Space news

This feed was created by mixing existing feeds from various sources.
  1. This image, taken by ESOPhoto AmbassadorPetr Horálek, shows the planetVenus shining brightly over...

  2. Beauty, grace, mystery – this magnificent spiral galaxy has all the qualities of a perfect galactic Valentine. Captured by the NASA/ESA Hubble Space Telescope, the galaxy NGC 3344 presents itself face-on, allowing astronomers a detailed look at its intricate and elegant structure. And Hubble's ability to observe objects over a wide range of different wavelengths reveals features that would otherwise remain invisible.
  3. This ghostly image features a distant and pulsating red giant star known as R Sculptoris. Situated 1200 light-years away in the constellation of Sculptor, R Sculptoris is something known as a carbon-rich ...

  4. The Red Planet's low gravity and lack of magnetic field makes its outermost atmosphere an easy target to be swept away by the solar wind, but new evidence from ESA's Mars Express spacecraft shows that the Sun's radiation may play a surprising role in its escape.
  5. An international team of astronomers has used the NASA/ESA Hubble Space Telescope to look for atmospheres around four Earth-sized planets orbiting within or near TRAPPIST-1's habitable zone. The new results further support the terrestrial and potentially habitable nature of three of the studied planets. The results are published in Nature Astronomy.
  6. Imagine a packed party: music is blaring and you can feel the bass vibrate in your chest, lights are flashing, balloons are falling from the ceiling and the air is filled with hundreds of separate conversations. At the same time your cell phone is vibrating in your pocket and your drink is fizzing in the glass. Now imagine you can block out this assault on your senses to create a perfectly quiet bubble around you, only letting in the unmistakable voice of your best friend who's trying to get...
  7. This unusual image reveals the aftermath of a catastrophic collision between two galaxies, which happened about one billion years ago. The result? A single, very oddly shaped galaxy named NGC 7252, and curiously nicknamed the Atoms for Peace galaxy.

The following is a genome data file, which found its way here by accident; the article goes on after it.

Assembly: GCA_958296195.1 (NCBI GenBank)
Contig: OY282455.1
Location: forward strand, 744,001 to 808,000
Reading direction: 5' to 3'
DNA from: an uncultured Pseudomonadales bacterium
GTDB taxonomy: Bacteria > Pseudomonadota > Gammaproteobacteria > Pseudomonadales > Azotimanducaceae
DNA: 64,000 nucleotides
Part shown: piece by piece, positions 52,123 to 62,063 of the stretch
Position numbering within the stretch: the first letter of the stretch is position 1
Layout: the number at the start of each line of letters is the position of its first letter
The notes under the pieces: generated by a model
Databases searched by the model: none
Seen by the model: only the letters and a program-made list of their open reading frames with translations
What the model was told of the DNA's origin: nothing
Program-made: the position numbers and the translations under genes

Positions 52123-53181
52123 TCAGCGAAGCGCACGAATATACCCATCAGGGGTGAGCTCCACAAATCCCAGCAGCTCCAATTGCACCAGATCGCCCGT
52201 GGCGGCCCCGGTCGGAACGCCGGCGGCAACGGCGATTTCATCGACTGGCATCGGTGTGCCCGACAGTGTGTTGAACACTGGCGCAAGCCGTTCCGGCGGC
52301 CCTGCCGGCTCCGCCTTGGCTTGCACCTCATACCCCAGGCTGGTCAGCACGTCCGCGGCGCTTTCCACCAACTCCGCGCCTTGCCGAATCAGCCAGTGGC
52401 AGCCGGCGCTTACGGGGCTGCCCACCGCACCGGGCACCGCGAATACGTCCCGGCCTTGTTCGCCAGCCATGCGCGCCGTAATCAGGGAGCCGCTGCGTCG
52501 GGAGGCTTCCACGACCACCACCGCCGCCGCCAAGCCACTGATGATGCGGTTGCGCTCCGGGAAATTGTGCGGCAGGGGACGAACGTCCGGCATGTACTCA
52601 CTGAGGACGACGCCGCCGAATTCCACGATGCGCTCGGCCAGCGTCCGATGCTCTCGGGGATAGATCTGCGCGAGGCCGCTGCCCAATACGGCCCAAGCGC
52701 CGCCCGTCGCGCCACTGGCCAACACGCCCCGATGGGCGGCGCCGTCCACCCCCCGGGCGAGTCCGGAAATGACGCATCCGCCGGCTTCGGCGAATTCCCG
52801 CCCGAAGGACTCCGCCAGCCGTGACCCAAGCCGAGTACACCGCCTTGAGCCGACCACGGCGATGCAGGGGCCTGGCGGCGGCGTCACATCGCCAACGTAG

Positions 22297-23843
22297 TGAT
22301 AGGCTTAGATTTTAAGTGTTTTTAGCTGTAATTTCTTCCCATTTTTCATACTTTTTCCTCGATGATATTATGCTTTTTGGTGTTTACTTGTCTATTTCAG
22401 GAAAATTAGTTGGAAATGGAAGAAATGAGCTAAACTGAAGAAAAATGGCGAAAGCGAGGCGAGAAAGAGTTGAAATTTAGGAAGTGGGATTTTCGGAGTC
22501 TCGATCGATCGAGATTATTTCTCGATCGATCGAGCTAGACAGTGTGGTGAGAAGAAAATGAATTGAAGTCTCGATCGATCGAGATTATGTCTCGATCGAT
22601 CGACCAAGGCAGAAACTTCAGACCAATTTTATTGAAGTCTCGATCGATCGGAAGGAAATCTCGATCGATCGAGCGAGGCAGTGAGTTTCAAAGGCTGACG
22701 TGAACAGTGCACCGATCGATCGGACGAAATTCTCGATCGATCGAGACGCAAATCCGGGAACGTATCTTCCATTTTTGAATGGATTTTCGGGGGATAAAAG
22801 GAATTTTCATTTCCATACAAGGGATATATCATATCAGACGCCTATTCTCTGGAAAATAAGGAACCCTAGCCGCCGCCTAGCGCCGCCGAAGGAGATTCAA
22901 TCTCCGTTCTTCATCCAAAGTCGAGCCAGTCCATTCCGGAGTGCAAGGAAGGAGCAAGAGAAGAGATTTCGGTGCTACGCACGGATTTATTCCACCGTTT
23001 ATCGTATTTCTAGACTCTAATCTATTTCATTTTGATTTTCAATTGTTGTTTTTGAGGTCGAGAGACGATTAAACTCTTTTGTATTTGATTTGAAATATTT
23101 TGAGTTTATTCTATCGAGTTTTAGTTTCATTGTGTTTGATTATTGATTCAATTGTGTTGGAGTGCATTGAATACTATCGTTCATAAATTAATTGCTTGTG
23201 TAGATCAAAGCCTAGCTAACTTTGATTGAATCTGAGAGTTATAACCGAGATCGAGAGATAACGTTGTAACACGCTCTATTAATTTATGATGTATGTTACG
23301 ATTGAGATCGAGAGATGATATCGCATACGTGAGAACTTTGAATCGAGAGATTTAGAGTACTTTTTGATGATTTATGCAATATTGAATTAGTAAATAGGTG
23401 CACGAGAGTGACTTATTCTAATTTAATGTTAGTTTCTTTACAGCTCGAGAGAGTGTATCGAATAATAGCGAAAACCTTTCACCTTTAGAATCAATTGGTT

At the heart of this merger remnant lies a fascinating “minispiral” — a rotating disc

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  8. ESA's XMM-Newton has spotted surprising changes in the powerful streams of gas from two massive stars, suggesting that colliding stellar winds don't behave as expected.
  9. Squint or you’ll miss it! At the very centre of this image, taken with theVIMOS instrument attached to ESO’s Very Large Telescope (VLT), you can just about see the faint and fuzzy blue form of a

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  10. The rugged terrain of the Chilean Atacama Desert offers a truly striking backdrop for photographs — as evidenced by this snap of ESO’s Visible and Infrared Survey Telescope for Astronomy (VISTA), taken by ESO Photo Ambassador Alexandru Tudorică at ESO’s

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  11. These 56 smiling students took part in ESO’s Winter Astronomy Camp 2017, which explored the theme of “Distances in the Universe”. The young astronomy enthusiasts enjoyed several astronomical sessions, including lectures, hands-on activities and night-time observations using professional telescopes. They also tried their hand at various winter

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  12. The first evening of the new year was beckoned in by a spectacular supermoon, rising up from behind the majestic Cerro Armazones mountain in Chile. A supermoon like this is a magnificent, albeit relatively frequent, occurrence which takes place when a full moon coincides with the point in the

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  13. This week’s picture shows spectacular ribbons of gas and dust wrapping around the pearly centre of the barred spiral galaxy NGC 1398. This galaxy is located in the constellation of Fornax (The Furnace), approximately 65 million light-years away.

    Rather than beginning at the very middle of the galaxy and swirling outwards, NGC 1398’s graceful spiral

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  14. This image shows something spectacular: a galaxy cluster so massive that it is warping the space around it! The cluster, whose heart is at the centre of the frame, is named RCS2 J2327, and is one of the most massive clusters known at its distance or beyond.

    Massive objects such as RCS2 J2327 have such a strong influence on their surroundings that they actually warp the space around them — this

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  15. Season's Greetings on behalf of everyone at the European Southern Observatory! We wish you a jolly end of the year and a fruitful 2018!

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